Tributes were also paid to renowned evangelist Ravi Zacharias following his passing. He’d been battling cancer. While his writing and speaking on apologetics was sought after, his legacy has been overshadowed by resh allegations of sexual immorality. His organisation RZIM said it “believed them to be false” and has launched a full investigation.
We were reminded that wrongdoing in leadership is all too common
CEO of the Acts 29 church network, Steve Timmis, stepped down following accusations of bullying. He also gave up leadership of Sheffield’s Crowded House church. An investigation into his behaviour found that members of his congregation had experienced significant emotional and psychological harm thanks to patterns of bullying and intimidation.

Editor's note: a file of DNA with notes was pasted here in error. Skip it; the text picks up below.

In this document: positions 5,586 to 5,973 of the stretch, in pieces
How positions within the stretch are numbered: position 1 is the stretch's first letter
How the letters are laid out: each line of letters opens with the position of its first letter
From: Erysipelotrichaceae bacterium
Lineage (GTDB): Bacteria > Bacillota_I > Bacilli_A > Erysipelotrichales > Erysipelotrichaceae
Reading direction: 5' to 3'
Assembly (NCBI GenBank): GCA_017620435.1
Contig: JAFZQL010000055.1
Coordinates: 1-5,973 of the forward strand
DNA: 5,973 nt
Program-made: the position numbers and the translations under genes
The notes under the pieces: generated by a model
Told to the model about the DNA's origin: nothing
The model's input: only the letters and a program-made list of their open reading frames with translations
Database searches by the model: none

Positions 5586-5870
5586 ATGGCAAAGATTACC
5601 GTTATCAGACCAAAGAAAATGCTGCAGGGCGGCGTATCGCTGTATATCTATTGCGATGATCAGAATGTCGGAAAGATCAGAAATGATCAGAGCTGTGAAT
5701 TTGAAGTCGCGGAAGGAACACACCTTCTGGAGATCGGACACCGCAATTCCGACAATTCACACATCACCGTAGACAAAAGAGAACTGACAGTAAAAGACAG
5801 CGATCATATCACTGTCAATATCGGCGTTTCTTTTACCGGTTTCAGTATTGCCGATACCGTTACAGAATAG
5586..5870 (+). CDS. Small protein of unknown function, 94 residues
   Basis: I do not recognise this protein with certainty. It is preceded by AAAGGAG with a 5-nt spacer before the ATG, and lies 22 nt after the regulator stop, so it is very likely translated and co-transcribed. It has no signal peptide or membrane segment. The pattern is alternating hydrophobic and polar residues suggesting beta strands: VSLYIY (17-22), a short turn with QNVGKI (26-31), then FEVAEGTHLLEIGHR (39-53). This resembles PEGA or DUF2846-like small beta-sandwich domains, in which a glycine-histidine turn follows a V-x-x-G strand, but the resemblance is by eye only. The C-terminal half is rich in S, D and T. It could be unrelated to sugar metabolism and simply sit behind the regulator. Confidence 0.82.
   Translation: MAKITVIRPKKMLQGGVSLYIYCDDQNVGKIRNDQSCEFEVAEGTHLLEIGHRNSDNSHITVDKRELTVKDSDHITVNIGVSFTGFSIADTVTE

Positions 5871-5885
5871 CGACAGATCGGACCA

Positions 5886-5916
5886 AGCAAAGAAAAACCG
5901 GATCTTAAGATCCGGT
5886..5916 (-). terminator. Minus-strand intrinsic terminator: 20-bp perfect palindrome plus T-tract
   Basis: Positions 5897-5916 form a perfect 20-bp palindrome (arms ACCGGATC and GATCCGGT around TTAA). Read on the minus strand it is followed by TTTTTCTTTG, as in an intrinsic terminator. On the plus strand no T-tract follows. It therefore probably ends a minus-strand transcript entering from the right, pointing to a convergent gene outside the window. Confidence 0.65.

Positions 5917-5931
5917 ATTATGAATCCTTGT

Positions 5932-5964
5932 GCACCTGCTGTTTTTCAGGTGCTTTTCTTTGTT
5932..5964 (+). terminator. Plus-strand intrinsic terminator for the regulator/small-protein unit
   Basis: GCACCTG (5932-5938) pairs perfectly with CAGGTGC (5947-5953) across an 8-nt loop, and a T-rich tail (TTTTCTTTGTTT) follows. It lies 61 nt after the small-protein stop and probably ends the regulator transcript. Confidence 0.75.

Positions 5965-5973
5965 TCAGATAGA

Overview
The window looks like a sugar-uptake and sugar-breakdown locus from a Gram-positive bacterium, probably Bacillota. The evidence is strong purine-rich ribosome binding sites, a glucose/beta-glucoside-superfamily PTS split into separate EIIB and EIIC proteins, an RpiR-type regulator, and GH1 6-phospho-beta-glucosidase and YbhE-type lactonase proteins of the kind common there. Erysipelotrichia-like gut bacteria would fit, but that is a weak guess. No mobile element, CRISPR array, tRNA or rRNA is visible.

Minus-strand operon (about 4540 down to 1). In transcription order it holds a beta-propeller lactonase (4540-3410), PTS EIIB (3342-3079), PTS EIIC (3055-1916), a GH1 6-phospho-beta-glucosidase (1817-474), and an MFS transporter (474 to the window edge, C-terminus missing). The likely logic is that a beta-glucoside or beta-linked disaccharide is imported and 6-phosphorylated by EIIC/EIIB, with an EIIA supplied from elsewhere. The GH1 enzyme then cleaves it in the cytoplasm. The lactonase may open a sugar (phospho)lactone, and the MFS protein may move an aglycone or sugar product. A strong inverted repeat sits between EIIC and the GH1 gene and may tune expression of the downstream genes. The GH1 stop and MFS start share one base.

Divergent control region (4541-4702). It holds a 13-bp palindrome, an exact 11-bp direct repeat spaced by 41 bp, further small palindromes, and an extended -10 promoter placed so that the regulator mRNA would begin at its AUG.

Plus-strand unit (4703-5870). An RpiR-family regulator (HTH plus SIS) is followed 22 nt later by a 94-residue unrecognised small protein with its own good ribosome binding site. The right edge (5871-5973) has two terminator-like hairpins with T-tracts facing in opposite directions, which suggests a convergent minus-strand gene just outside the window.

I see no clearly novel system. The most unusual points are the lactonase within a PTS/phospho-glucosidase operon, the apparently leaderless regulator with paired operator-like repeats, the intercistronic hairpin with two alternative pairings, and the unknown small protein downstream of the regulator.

Canon Andrew White, known as the ‘Vicar of Baghdad’, came under the spotlight after the Charity Commission revealed mismanagement at his new organisation, Jerusalem Merit. It later emerged that he has been banned from senior management positions with any UK charity for twelve years after a separate investigation uncovered failings at another charity he founded. Jerry Falwell Jr, another of Donald Trump’s faith advisers, resigned from his position as president of Liberty University, a prominent evangelical college in the US, after allegations of sexual misconduct. He later filed a lawsuit claiming unfair dismissal.
Carl Lentz, known for pastoring popstar Justin Bieber and for having a huge social media following, was sacked by Hillsong Church after it emerged he’d had an affair. He’d been leading Hillsong in New York. The church group said it was confident after a time of rest and restoration that God would use him in another way outside of the church network.
George Floyd’s death provoked an overdue conversation